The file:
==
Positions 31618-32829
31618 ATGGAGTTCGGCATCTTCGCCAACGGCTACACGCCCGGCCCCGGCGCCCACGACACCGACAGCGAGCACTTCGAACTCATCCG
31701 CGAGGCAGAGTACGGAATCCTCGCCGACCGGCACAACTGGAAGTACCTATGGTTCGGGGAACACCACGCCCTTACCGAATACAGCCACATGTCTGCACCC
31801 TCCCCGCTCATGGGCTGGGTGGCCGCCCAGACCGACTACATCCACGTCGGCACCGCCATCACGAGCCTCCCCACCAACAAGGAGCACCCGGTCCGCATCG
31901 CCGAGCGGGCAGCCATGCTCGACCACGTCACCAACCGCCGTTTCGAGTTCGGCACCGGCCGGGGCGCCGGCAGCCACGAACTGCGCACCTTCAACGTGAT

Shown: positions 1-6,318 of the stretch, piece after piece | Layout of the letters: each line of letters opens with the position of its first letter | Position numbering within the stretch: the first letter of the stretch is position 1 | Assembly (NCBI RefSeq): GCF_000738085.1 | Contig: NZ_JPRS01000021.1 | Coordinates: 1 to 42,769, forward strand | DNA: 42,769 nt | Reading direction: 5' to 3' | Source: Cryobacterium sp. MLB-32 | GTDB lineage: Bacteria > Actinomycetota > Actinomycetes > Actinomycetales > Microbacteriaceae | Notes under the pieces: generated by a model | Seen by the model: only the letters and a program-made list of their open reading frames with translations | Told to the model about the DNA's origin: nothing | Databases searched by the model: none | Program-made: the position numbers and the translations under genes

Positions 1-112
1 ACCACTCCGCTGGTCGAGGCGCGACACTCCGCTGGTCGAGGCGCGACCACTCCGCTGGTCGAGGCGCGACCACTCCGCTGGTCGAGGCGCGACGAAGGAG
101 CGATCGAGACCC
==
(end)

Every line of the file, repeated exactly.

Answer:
Positions 31618-32829
31618 ATGGAGTTCGGCATCTTCGCCAACGGCTACACGCCCGGCCCCGGCGCCCACGACACCGACAGCGAGCACTTCGAACTCATCCG
31701 CGAGGCAGAGTACGGAATCCTCGCCGACCGGCACAACTGGAAGTACCTATGGTTCGGGGAACACCACGCCCTTACCGAATACAGCCACATGTCTGCACCC
31801 TCCCCGCTCATGGGCTGGGTGGCCGCCCAGACCGACTACATCCACGTCGGCACCGCCATCACGAGCCTCCCCACCAACAAGGAGCACCCGGTCCGCATCG
31901 CCGAGCGGGCAGCCATGCTCGACCACGTCACCAACCGCCGTTTCGAGTTCGGCACCGGCCGGGGCGCCGGCAGCCACGAACTGCGCACCTTCAACGTGAT

Shown: positions 1-6,318 of the stretch, piece after piece | Layout of the letters: each line of letters opens with the position of its first letter | Position numbering within the stretch: the first letter of the stretch is position 1 | Assembly (NCBI RefSeq): GCF_000738085.1 | Contig: NZ_JPRS01000021.1 | Coordinates: 1 to 42,769, forward strand | DNA: 42,769 nt | Reading direction: 5' to 3' | Source: Cryobacterium sp. MLB-32 | GTDB lineage: Bacteria > Actinomycetota > Actinomycetes > Actinomycetales > Microbacteriaceae | Notes under the pieces: generated by a model | Seen by the model: only the letters and a program-made list of their open reading frames with translations | Told to the model about the DNA's origin: nothing | Databases searched by the model: none | Program-made: the position numbers and the translations under genes

Positions 1-112
1 ACCACTCCGCTGGTCGAGGCGCGACACTCCGCTGGTCGAGGCGCGACCACTCCGCTGGTCGAGGCGCGACCACTCCGCTGGTCGAGGCGCGACGAAGGAG
101 CGATCGAGACCC